The Best Picture Wouldn’t Have Been Contenders: 2009-2017

A couple of days back on the blog, I speculated about what films in the 21st century would have been nominated for Best Picture prior to a rule change in 2009. As a refresher, nearly a decade ago, the Academy changed its Best Picture Nominees from a finite five to anywhere between five to ten. In that time frame, the magic number most years has been nine (it was actually a finite 10 for 2009 and 2010 before the fluctuation change). My recent post selected two pictures from 1990-2008 that I believe would have been nominated. You can find that post here:

https://toddmthatcher.com/2018/08/03/the-best-picture-coulda-been-contenders-1990-2008/

Today comes the inverse of that column. What if the rule had never been altered? What if the last nine Oscar ceremonies honored just five features?

In making these picks, there’s obviously one extremely easy selection – the movie that won. In naming the other four, I’m looking at factors such as number of other nods it received. For instance, if a Director won that award for their work and the Picture went to something else, that director’s film is in.

So let’s get to it in this alternative Oscar universe. I’ll be reminding you all the pictures recognized and then showing my final five.

2009

The Actual Nominees:

The Hurt Locker (Winner), Avatar, The Blind Side, District 9, An Education, Inglourious Basterds, Precious, A Serious Man, Up, Up in the Air

Had It Been Five:

The Hurt Locker, Avatar, Inglourious Basterds, Precious, Up in the Air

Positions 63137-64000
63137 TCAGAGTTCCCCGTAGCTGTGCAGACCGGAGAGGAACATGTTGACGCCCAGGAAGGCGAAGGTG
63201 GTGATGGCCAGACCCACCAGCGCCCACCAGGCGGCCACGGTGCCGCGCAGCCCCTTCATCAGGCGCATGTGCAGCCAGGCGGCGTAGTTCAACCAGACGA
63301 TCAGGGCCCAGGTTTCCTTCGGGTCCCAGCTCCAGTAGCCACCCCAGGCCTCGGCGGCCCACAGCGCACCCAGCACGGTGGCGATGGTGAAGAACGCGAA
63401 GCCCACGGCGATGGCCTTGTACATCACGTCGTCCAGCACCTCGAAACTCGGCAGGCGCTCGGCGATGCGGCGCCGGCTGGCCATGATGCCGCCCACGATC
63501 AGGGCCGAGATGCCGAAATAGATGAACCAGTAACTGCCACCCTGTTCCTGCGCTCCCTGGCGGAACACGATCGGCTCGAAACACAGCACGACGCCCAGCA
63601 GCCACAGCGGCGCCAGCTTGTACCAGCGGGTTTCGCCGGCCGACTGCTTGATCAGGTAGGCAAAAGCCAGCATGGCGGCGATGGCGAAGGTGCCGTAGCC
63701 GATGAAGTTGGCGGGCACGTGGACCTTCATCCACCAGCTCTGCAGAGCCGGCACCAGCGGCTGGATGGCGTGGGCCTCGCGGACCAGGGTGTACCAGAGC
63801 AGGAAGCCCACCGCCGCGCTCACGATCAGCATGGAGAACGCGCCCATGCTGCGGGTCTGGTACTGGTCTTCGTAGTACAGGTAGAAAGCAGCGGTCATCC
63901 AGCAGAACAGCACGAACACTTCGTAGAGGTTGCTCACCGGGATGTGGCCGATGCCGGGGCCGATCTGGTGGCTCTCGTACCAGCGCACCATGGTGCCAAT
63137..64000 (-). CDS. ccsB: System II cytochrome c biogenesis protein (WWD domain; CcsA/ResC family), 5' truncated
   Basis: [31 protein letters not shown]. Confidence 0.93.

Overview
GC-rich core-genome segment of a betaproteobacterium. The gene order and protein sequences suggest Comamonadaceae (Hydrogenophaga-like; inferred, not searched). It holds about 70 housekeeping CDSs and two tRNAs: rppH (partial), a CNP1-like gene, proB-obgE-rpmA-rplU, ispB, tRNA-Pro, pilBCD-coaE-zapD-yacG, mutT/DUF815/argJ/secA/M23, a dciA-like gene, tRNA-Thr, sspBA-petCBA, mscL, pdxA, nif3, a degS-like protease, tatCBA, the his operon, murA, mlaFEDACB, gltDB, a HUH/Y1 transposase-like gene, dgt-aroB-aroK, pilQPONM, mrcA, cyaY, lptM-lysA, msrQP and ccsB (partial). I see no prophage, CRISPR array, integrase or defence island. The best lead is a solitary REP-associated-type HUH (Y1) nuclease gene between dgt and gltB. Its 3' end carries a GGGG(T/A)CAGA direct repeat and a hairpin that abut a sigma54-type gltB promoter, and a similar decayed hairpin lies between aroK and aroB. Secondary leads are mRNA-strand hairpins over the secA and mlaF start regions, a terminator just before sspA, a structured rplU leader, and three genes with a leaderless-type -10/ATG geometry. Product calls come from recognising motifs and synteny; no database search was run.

2010

The Actual Nominees:

The King’s Speech (W), 127 Hours, Black Swan, The Fighter, Inception, The Kids Are All Right, The Social Network, Toy Story 3, True Grit, Winter’s Bone

Had It Been Five:

The King’s Speech, The Fighter, Inception, The Social Network, True Grit

2011

The Actual Nominees:

The Artist (W), The Descendants, Extremely Loud & Incredibly Close, The Help, Hugo, Midnight in Paris, Moneyball, The Tree of Life, War Horse

Had It Been Five:

The Artist, The Descendants, The Help, Hugo, Midnight in Paris

2012

The Actual Nominees:

Argo (W), Amour, Beasts of the Southern Wild, Django Unchained, Les Miserables, Life of Pi, Lincoln, Silver Linings Playbook, Zero Dark Thirty

Had It Been Five:

Argo, Les Miserables, Life of Pi, Lincoln, Silver Linings Playbook

2013

The Actual Nominees:

12 Years a Slave (W), American Hustle, Captain Phillips, Dallas Buyers Club, Gravity, Her, Nebraska, Philomena, The Wolf of Wall Street

Had It Been Five:

12 Years a Slave, American Hustle, Gravity, Nebraska, The Wolf of Wall Street

2014

The Actual Nominees:

Birdman (W), American Sniper, Boyhood, The Grand Budapest Hotel, The Imitation Game, Selma, The Theory of Everything, Whiplash

Had It Been Five:

Birdman, American Sniper, Boyhood, The Grand Budapest Hotel, The Imitation Game

2015

The Actual Nominees:

Spotlight (W), The Big Short, Bridge of Spies, Brooklyn, Mad Max: Fury Road, The Martian, The Revenant, Room

Had It Been Five:

Spotlight, The Big Short, Mad Max: Fury Road, The Martian, The Revenant

2016

The Actual Nominees:

Moonlight (W), Arrival, Fences, Hacksaw Ridge, Hell or High Water, Hidden Figures, La La Land, Lion, Manchester by the Sea

Had It Been Five:

Moonlight, Arrival, La La Land, Lion, Manchester by the Sea

2017

The Actual Nominees:

The Shape of Water (W), Call Me by Your Name, Darkest Hour, Dunkirk, Get Out, Lady Bird, Phantom Thread, The Post, Three Billboards Outside Ebbing, Missouri

Had It Been Five:

The Shape of Water, Dunkirk, Get Out, Lady Bird, Three Billboards Outside Ebbing, Missouri

And there you have it with my posts on the “what if” Best Picture happenings in Oscar world!

Molly’s Game Movie Review